David Shields in Reality Hunger is unhappy with Jonathan Franzen; however, the bone he picks is of a more interesting kind:
Still (very still), at the heart of “literary culture” is the big, blockbuster novel…. Amazingly, people continue to want to read that.
The Corrections, say: I couldn’t read that book if my life depended on it. It might be a “good” novel or it might be a “bad” novel, but something has happened to my imagination, which can no longer yield to the earnest embrace of novelistic form.
For Shields, the novel is too labored and theatrical adequately to express an age as fragmented and frenetic as our own. Evidently contrived, it is inevitably “perceived as false.” It is also wasteful:
You have to read seven hundred pages to get the handful of insights that were the reason the book was written, and the apparatus of the novel is there as a huge, elaborate, overbuilt stage set.
What to do? Reality Hunger puts together 618 numbered paragraphs that simultaneously seek to justify Shields’s conviction that the novel is no longer the form for our time and, more importantly, grope toward a form that would be adequate. It is not simply a question of rejecting artifice in exchange for fact-checked nonfiction: every account of the past is more or less fictional, since our urge to grasp reality is matched only by our instinct to shape it; indeed that shaping (falsifying?) instinct is itself part of reality.
The form Shields gravitates toward is the kind of memoir or essay that exposes the tension between revealing and shaping, reporting and creating, incorporating chunks of “reality”—literary quotations, newspaper reports, whatever—and transforming them through style and juxtaposition so that the reader is constantly aware of the distance traveled between world and word, experience and autobiography. Quoting a wide range of models—W.G. Sebald, Lorrie Moore—and including practitioners of the graphic novel and collage art of every kind, Reality Hunger becomes itself a witty demonstration of the form, as Shields draws on a wide range of reference, mixing historical reports, personal events, discussions of new media, and literary quotations (some verbatim, others rejigged), to construct a protean polemic that is also an account (whether accurate or not we can’t know) of his own mental life.
Controversially, these quotations and borrowings, at least one in every paragraph, come unannounced and with an invitation not to check the reference list on the end pages, thus challenging the proprieties of literary etiquette and suggesting the extent to which all utterances form a continuum that it makes no sense to divide by reminding ourselves who said what. In short, the new form he foresees would sever the tight relationship between individualism and literature that has been with us since the Renaissance: Shields’s new author no longer claims that the work is his own, nor does he accept that others “own” their work.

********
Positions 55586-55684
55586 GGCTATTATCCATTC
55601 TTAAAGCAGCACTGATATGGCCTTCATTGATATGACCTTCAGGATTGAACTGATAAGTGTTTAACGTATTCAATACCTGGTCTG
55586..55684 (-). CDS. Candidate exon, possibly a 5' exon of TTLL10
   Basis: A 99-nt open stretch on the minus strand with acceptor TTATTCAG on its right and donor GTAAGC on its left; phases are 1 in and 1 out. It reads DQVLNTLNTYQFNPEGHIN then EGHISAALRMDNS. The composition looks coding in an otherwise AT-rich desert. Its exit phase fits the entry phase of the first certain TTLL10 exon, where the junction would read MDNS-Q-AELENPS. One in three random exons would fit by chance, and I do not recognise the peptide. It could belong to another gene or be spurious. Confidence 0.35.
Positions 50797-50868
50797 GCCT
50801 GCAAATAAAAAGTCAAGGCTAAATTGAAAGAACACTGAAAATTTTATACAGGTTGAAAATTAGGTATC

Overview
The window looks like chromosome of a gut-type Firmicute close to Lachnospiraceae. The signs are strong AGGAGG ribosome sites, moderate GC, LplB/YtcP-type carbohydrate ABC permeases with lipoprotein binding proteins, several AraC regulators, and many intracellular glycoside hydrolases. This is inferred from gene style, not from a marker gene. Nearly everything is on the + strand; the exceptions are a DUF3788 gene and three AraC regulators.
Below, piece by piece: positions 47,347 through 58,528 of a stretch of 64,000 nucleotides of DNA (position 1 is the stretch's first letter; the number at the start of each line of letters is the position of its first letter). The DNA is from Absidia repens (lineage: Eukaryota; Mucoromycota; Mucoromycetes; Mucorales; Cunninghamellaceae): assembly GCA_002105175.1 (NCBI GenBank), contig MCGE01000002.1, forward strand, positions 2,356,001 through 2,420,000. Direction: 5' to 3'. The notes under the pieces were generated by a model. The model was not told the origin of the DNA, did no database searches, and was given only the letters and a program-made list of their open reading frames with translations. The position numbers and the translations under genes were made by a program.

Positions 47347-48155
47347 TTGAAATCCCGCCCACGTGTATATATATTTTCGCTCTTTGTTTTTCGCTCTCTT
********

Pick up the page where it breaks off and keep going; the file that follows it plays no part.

Most importantly, Shields knows how to provoke argument without needing to crush all opposition. Rather, the tussle between reader and writer over the nature of reality, the nature of the text we are reading, is itself the aesthetic experience he is after. So while sharing his ennui with a wide range of fiction and thoroughly enjoying his capacity to seduce and perplex, it’s hardly a criticism to say I’m not convinced that the novel can’t still play some exciting cards. Indeed, of all the stories in Best European Fiction 2010, my favorite was Igor Štiks’s traditionally told account of a young man and woman rummaging through items at a Sarajevo market in time of war; here the discovery of a pocketwatch with an inscription made during a previous war redefines and redirects the couple’s relationship in a way as anxious and uncertain as it is free from all melodrama.
On second thought, however, it may well be that this story—with its precise historical references and incorporation of “real” items from the bric-a-brac of besieged Bosnians—is a reworking of the author’s personal experience and not in the end so far from the sort of writing Shields proposes. Certainly we are made to feel that a great deal is at stake for the author in the transition from original experience to finished story, and likewise for the translator in the movement from original text to English version.